Cross-Cultural Neuropsychology: History and Prospects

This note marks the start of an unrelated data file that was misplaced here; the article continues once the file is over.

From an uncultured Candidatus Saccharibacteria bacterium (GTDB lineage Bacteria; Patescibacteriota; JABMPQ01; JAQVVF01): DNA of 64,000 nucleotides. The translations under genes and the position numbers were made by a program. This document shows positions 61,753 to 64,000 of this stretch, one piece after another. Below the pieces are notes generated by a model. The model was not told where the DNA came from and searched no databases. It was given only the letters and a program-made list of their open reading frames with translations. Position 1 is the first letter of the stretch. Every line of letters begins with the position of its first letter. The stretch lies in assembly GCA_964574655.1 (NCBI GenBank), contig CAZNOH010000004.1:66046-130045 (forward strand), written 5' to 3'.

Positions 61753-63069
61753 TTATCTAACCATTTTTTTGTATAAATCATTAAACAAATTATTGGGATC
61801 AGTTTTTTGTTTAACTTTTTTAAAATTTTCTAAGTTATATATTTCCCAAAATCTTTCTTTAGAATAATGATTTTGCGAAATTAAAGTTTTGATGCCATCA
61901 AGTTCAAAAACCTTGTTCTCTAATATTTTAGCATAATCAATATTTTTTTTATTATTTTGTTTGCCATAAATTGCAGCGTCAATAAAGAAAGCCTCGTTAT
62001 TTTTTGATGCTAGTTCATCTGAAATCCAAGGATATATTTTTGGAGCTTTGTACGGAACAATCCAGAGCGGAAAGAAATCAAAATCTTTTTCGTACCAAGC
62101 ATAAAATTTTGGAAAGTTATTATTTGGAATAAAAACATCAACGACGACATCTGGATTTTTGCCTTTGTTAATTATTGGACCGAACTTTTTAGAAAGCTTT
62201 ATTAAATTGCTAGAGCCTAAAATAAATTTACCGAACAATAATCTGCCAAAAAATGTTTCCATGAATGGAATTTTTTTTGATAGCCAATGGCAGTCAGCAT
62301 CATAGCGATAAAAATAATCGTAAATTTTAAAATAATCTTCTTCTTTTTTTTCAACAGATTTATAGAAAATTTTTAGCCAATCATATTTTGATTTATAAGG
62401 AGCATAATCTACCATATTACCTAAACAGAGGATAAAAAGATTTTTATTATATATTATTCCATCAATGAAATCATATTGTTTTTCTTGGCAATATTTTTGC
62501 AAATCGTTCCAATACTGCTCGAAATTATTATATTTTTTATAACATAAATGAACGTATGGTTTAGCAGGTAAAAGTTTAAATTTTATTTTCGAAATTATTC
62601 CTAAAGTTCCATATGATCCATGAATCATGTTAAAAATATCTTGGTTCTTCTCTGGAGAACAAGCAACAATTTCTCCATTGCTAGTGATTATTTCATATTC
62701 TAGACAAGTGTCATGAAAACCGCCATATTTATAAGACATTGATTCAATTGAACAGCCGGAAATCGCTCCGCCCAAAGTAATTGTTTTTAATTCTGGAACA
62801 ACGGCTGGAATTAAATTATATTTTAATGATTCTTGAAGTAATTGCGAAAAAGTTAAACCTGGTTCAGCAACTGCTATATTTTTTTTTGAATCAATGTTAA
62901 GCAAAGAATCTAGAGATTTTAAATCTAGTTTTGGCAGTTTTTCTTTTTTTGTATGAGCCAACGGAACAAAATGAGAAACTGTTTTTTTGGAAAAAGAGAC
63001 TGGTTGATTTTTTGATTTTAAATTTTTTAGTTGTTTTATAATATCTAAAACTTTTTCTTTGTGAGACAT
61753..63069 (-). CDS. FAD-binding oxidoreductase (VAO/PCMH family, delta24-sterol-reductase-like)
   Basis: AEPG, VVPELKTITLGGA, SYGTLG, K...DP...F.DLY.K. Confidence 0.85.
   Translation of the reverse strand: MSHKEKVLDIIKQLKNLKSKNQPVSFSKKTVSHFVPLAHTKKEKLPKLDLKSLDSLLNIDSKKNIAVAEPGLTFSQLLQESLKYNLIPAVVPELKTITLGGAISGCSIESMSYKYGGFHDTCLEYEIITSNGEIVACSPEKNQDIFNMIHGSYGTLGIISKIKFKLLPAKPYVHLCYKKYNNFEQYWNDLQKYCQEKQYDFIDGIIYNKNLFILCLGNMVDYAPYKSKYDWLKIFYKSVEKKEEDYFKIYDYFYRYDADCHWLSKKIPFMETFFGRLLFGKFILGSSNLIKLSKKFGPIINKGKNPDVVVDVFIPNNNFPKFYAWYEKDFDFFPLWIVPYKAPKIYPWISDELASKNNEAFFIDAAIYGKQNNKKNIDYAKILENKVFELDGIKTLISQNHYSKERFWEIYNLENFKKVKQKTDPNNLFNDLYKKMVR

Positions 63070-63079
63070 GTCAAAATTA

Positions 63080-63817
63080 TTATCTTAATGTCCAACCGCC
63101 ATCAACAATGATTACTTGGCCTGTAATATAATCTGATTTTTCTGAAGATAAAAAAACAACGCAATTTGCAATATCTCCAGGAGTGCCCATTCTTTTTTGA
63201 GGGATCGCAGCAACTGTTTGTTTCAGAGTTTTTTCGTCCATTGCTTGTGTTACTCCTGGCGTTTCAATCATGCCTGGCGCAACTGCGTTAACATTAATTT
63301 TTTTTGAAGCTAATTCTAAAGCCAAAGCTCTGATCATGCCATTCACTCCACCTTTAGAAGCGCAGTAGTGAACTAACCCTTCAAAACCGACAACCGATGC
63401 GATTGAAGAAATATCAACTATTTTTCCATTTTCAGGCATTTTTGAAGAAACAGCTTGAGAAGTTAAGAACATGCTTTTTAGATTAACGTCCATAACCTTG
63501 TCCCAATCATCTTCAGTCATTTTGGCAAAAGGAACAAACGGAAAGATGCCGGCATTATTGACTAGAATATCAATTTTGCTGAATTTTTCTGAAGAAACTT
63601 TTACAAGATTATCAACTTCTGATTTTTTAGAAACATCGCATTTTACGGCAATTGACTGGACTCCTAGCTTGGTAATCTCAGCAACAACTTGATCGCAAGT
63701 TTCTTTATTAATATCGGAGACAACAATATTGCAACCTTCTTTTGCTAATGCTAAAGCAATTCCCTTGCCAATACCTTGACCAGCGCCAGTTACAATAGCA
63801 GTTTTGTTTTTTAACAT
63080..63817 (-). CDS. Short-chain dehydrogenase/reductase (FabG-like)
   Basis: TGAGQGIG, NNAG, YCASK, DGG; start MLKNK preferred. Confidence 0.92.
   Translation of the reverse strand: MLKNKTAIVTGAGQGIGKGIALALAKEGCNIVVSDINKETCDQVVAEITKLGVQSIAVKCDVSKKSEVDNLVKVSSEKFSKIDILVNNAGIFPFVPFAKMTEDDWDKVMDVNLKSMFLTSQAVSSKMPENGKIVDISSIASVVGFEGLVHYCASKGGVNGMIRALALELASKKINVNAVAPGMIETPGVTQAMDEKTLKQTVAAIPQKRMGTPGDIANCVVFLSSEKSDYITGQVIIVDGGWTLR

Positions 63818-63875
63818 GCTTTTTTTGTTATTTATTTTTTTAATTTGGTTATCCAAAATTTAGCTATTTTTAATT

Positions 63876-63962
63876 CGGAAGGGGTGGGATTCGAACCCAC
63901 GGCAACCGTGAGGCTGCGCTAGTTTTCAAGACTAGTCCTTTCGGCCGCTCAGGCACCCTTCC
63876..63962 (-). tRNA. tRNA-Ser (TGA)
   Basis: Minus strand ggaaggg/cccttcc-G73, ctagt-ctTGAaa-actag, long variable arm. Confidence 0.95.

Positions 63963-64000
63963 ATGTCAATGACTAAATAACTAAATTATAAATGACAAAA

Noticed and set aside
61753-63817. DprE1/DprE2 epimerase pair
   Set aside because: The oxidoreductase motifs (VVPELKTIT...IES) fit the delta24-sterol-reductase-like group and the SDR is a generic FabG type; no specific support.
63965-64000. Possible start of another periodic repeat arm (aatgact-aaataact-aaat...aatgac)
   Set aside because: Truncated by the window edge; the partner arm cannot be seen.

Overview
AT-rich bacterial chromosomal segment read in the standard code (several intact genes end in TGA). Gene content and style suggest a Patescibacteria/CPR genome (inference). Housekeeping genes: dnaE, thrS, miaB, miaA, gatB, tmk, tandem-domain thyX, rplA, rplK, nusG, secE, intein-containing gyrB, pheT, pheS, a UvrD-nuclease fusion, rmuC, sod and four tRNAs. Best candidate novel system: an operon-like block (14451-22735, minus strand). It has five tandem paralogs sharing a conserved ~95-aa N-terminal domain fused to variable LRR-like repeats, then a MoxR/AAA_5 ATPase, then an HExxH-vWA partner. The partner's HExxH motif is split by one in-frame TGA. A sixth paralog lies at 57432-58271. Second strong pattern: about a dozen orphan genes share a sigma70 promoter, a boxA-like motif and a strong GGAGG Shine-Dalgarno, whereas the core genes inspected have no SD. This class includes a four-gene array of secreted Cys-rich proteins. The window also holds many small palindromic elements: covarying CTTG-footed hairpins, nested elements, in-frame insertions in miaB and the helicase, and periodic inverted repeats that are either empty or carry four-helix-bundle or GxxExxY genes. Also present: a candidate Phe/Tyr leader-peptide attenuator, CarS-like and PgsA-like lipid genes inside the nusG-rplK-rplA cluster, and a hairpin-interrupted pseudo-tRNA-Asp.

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It is proposed that cross-cultural neuropsychology analyzes the influence of cultural variables on cognition from a neurological perspective. It includes three major questions: 1. How are current neuropsychological tests affected by the cultural conditions? (2) Are there differences in the brain organization of cognition depending upon the culture? (3) How is brain pathology manifested in different cultural contexts? A history of cross-cultural neuropsychology is presented emphasizing that the interest in cultural issues is observed since the very beginning of neuropsychology. An analysis of culture is introduced, explaining how culture has been interpreted in different ways, but can be understood as the specific way of living of a human group. Further, it is discussed why culture is important in neuropsychology, followed by an analysis of some cultural variables. Special emphasis in schooling, considering that education represents a major variable affecting the performance in diverse cognitive tests. Several illustrative examples of research in cross-cultural neuropsychology are finally presented.